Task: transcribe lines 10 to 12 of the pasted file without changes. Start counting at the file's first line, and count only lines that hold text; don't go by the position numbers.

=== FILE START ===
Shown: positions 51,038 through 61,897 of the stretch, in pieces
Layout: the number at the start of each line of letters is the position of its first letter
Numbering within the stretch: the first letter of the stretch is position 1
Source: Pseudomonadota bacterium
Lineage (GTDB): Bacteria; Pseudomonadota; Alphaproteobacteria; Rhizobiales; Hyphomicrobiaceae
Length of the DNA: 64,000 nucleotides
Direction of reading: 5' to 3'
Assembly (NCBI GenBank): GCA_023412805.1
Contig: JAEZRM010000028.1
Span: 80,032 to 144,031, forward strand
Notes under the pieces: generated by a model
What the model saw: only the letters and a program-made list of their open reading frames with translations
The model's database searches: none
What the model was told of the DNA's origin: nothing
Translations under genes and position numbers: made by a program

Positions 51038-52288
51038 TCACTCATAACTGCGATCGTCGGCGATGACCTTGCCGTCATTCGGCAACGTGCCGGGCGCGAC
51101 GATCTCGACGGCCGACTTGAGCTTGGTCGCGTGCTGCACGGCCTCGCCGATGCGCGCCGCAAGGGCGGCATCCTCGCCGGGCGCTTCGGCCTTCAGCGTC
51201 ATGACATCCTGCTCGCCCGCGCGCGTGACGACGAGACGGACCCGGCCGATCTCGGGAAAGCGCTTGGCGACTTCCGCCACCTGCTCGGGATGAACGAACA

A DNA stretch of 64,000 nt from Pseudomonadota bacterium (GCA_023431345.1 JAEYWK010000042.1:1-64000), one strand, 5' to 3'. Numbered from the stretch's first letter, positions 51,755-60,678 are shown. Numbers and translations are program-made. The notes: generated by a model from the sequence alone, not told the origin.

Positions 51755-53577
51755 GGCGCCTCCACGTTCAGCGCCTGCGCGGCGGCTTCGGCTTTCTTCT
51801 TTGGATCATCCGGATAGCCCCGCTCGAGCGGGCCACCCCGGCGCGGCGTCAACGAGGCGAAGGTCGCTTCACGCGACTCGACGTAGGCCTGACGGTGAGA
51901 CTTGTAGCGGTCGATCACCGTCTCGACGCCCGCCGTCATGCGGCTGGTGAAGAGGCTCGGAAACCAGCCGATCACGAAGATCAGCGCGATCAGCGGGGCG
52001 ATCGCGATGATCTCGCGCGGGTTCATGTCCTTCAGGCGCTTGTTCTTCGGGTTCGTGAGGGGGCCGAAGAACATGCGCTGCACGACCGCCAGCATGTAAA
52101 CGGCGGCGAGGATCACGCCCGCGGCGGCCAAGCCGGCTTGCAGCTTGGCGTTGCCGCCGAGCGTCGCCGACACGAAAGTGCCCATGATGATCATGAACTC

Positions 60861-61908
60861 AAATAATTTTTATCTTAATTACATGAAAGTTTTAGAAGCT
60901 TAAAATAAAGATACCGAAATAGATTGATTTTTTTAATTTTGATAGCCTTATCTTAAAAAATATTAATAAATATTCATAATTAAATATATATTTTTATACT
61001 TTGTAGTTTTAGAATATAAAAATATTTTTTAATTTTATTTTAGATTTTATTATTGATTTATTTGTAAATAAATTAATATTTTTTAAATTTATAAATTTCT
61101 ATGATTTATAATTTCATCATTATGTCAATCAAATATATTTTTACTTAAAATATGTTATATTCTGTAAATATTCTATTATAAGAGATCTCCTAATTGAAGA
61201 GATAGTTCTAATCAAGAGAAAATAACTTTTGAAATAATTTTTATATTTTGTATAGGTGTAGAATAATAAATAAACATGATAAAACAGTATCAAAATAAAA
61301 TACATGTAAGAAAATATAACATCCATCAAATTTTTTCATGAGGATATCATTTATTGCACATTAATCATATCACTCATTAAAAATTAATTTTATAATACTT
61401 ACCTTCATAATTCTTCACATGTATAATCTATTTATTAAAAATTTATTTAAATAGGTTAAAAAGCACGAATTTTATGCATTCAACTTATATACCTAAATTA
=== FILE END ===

Span: 80,032 to 144,031, forward strand
Notes under the pieces: generated by a model
What the model saw: only the letters and a program-made list of their open reading frames with translations